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Large-Scale Office Conversion Is an ‘Urban Myth’: Forum


Remote work continues to have an extremely negative effect on occupancy of commercial office buildings, particularly in urban areas, as well as on adjacent retailers and restaurants that rely on foot traffic during the day.

This was one of the main takeaways from the recent “What’s The Deal” seminar, sponsored by MacKenzie Companies, which focused on the state of the commercial real estate industry in the Baltimore area.

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“The commercial real estate industry is reeling from a confluence of genuinely unique events, including rapidly escalated interest rates, constricted capital flows, work-from-home dynamics, falling values and thin transactional data,” Owen Rouse, senior vice president of MacKenzie Commercial Real Estate Services, said during the seminar. “But the industry has survived difficult times in the past and there is no reason to believe it will not continue to do so.”

Rouse led the discussion together with John Black, president of MacKenzie Capital.

Not surprisingly, the Federal Reserve’s decision to raise interest rates, and the speed of the increases, caused the most damage and enacted the greatest negative impact, according to Rouse.

“All eyes are on the Federal Reserve to see when, and by how much, it will lower interest rates in the coming year,” he said. “After peaking at 5 percent in October, the 10-year Treasury rate is now in the 4 percent range, and though the Fed signaled a pivot point late last year, it has not yet implemented any decreases. The pandemic and its negative impact on the economy lowered interest rates to zero percent, but that was not sustainable and rates remain near historic lows.” 

Currently, approximately 20 percent of all commercial office space in the Baltimore City submarket is vacant, and nearly one-half of the city’s empty office space is what Rouse described as “chronically vacant.”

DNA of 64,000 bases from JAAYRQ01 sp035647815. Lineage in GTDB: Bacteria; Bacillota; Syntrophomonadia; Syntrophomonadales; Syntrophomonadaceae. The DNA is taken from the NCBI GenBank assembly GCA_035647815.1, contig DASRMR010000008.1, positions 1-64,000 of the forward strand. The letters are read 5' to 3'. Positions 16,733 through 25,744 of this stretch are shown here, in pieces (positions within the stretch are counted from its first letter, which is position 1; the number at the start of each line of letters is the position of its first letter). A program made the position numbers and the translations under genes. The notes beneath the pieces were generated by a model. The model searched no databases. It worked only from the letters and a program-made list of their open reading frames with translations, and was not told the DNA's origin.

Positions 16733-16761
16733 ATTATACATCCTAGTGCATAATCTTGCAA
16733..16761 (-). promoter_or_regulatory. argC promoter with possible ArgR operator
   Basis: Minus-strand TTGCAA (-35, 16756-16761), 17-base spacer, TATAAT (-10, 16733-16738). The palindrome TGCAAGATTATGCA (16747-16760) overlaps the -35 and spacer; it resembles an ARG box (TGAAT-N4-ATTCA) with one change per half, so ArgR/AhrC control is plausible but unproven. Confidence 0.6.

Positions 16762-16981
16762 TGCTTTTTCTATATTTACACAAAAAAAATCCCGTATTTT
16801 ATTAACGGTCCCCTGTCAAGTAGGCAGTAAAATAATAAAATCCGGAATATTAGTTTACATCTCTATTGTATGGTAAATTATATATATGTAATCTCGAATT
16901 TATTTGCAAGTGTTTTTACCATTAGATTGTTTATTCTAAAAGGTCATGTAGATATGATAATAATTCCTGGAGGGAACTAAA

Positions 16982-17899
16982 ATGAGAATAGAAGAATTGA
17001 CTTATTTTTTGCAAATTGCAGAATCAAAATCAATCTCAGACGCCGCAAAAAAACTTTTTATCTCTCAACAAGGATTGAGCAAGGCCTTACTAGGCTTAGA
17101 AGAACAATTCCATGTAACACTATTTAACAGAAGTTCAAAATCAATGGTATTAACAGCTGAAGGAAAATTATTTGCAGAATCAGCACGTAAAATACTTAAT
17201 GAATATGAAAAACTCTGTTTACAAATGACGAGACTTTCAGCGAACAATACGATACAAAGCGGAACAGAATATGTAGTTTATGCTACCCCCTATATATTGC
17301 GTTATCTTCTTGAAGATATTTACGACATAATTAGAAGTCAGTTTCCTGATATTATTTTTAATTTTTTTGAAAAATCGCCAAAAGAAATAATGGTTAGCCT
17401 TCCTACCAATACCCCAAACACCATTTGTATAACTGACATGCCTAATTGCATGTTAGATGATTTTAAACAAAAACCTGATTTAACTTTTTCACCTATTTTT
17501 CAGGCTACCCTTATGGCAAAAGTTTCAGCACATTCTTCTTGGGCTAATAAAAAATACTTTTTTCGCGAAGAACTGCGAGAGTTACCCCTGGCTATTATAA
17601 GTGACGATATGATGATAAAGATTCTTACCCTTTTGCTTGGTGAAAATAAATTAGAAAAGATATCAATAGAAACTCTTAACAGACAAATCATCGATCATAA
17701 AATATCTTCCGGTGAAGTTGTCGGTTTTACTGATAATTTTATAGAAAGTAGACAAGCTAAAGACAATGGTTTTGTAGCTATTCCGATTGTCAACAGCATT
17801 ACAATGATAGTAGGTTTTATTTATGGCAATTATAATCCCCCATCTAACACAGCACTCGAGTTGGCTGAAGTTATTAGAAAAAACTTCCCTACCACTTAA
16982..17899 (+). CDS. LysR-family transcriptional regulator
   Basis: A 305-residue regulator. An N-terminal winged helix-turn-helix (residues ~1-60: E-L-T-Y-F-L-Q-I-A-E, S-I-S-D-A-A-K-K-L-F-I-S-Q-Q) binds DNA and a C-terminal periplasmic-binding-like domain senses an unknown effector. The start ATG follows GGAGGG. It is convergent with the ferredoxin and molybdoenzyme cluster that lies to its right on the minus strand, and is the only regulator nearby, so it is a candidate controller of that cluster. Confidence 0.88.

“Conditions are expected to get worse for a period before gradually improving, and certain properties are already in the process of self-repair,” he said. “Conversions of commercial office buildings to multifamily will continue to happen in isolated cases, but expecting this to happen on a large-scale basis is an urban myth.”

One big problem, he pointed out, was that sales of office properties decreased 40 percent last year, which makes it difficult for owners and appraisers to use comparables to establish new prices. That will most likely lead to stagnant activity for at least the first half of 2024.

“There remains a disconnect between buyers and sellers on the pricing of real estate assets, and the market needs to get back to price certainty,” Rouse said. “Competition remains fierce for landlords and owners vying for new office leases, re-tenanting expenses are soaring, and some buildings are facing permanent obsolescence with owners running out of options.” 

One positive is that retail remains extremely resilient, and for every tenant that exits a shopping center, there are often two or more companies ready to take the space— especially in retail centers anchored by grocery stores. 

“There’s even good news for empty big-box stores: If a large tenant goes dark, owners simply cut the space in half or thirds and lease the space to multiple users, often at higher rents than previously,” Rouse said.

Keith Loria can be reached at Kloria@commercialobserver.com.